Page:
Peaceful Alternatives: Women's Transnational Organizing In Post-Conflict Areas

by Norander, Stephanie N.

Abstract (Summary)
In this dissertation, I provide an in-depth qualitative study of the struggles and triumphs of organizing for peace at Kvinna till Kvinna (Woman to Woman), an overtly feminist women's international non-governmental organization (NGO). A fundamental lived problem motivates my research: how to translate feminist ideologies into the practices of building alliances with women across national, ethnic, cultural, and religious boundaries. In particular, I investigate how Kvinna till Kvinna, a Swedish organization, develops and maintains partnerships with women's organizations in the Balkan region. Through extensive analysis, I show how Kvinna till Kvinna is able to foster partnerships that are based principles of empowerment despite obvious power imbalances. Their unique approach to peacebuilding and reconstruction work involves a dialogic approach to partnerships, extensive networking activities, negotiating access to crucial resources, and openness to alternative conceptions of what it means to contribute to and sustain peaceful society. To situate the analysis of Kvinna till Kvinna, I first build a framework that addresses metatheoretical issues that cut across organizing for social change, global feminisms, and pragmatisms. Specifically, I show how a critical ethic of care can be used to pull together common threads that are woven into social change, poststructural and postcolonial feminisms, and pragmatist thinking. I then move to explaining how this study is situated within communication literature on feminist organizational communication and alternative organizing and argue that this research fills an important gap in the literature on transnational feminist organizing. The results of this study are organized into seven themes that include different facets of Kvinna till Kvinna's work including partnership relationships, networking, organizational structure, and specific ways that a feminist ideology enables creativity, care, and imagination to thrive. Also discussed throughout are contradictions inherent in feminist organizing and how they are negotiated through an emphasis on constant reflection about issues of power and positionality. I articulate these interpretations by weaving among participant voices, organizational discourses, and my own theoretical sensibilities. Finally, I discuss theoretical and practical implications of the results of my work with Kvinna till Kvinna. In doing so, I revisit some of the long-standing tensions surrounding feminist and bureaucratic forms of organizing to further the argument that bureaucratic structures can be appropriated in unique ways that serve feminist missions and goals. At the same time, demands from external stakeholders can be constraining, but need not be disabling. I also explain how my work opens up space for re-envisioning ethical frames for organizing and how reclaiming an ethic of care is a viable alternative for understanding organizing that is motivated by social change causes. Ultimately, I argue that Kvinna till Kvinna fosters feminist principles in both its ideologies and practices by providing space for women to collectively participate in change. This segues into the practical implications of this study that make the case taking seriously feminist organizations as models at both the policy and local grassroots levels.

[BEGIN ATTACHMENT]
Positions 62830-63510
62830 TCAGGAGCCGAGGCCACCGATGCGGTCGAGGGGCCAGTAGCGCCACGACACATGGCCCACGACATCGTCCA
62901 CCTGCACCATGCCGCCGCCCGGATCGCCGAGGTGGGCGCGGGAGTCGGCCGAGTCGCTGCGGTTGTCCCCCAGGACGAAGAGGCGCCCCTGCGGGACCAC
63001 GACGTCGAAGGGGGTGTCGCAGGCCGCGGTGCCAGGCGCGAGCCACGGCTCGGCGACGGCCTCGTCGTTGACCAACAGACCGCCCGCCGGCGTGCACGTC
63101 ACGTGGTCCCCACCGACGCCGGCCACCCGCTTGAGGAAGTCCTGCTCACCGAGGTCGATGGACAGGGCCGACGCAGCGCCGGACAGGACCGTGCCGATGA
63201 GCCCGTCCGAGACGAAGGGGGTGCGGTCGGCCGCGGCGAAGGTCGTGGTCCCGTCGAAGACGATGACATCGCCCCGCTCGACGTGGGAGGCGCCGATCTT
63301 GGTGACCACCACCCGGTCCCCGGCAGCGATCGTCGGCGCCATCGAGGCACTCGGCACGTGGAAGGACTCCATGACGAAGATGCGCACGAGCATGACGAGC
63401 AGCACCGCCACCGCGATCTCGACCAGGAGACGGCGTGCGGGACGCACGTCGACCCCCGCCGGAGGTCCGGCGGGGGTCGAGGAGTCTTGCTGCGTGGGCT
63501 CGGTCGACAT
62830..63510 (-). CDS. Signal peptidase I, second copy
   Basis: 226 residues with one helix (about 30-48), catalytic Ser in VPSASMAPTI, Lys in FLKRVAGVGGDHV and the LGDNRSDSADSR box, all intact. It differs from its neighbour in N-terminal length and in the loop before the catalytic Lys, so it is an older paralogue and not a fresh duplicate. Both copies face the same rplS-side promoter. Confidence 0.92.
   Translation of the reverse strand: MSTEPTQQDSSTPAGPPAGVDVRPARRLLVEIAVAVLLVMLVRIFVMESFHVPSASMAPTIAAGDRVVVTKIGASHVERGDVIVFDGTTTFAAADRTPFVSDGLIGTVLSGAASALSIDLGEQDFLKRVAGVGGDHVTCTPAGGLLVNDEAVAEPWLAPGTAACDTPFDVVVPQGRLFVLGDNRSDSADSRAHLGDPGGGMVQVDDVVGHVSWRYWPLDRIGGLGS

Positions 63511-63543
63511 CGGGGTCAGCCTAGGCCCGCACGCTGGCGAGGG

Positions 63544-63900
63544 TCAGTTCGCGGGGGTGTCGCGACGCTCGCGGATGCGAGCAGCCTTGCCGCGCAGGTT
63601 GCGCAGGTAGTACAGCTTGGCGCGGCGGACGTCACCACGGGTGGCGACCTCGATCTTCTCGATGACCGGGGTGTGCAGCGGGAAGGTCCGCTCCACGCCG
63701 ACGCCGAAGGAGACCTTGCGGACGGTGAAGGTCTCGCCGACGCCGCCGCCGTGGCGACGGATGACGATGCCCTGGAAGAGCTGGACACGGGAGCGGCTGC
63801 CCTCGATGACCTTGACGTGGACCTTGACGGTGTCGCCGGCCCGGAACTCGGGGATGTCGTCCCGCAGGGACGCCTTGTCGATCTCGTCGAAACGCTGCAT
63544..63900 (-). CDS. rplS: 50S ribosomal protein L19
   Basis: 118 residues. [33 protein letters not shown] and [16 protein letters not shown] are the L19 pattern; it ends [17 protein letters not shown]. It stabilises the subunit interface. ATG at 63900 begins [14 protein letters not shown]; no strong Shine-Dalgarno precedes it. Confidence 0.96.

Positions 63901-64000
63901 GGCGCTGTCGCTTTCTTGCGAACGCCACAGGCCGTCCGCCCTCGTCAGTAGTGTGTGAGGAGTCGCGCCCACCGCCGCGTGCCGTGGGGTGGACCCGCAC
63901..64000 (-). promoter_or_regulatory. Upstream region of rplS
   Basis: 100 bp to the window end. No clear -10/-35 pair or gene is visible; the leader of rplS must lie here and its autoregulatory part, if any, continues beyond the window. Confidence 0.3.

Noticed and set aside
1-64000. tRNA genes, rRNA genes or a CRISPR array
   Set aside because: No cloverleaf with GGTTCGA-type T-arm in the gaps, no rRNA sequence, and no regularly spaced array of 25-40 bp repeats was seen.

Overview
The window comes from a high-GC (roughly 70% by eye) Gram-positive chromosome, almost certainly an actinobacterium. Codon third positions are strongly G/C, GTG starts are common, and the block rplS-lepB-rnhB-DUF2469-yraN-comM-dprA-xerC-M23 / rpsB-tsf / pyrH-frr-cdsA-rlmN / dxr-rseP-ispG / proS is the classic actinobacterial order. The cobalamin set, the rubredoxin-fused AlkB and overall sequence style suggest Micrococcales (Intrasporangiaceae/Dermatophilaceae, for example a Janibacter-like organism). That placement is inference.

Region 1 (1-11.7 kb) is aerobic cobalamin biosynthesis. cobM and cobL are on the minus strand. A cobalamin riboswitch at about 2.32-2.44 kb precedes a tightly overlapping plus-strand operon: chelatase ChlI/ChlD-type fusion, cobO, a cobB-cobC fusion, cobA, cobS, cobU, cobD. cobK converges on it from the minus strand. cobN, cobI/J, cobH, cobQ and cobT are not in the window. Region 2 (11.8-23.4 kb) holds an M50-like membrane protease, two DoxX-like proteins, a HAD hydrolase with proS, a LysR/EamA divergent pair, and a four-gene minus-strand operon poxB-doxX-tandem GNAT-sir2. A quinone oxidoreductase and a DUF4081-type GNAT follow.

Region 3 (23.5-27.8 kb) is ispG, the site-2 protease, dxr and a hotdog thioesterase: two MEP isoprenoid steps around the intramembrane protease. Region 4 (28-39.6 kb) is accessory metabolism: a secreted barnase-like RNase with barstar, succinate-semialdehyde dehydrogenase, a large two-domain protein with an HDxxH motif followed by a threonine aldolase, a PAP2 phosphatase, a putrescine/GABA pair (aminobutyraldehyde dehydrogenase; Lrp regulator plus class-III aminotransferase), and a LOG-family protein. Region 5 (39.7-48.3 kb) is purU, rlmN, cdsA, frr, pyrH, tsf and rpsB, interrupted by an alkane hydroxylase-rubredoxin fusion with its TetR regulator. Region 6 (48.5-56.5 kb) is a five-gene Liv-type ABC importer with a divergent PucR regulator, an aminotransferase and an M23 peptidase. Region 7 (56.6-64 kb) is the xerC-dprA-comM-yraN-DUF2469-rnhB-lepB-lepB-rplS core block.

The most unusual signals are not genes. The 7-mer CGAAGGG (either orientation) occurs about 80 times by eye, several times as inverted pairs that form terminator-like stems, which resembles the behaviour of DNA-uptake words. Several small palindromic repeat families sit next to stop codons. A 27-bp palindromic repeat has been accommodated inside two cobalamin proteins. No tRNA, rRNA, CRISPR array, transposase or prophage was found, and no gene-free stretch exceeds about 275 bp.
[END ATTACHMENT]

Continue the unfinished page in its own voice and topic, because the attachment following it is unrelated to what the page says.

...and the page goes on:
Bibliographical Information:


School:Ohio University

School Location:USA - Ohio

Source Type:Master's Thesis

Keywords:organizational communication post conflict feminism women s organizations nongovernmental organization balkans


Date of Publication:01/01/2008

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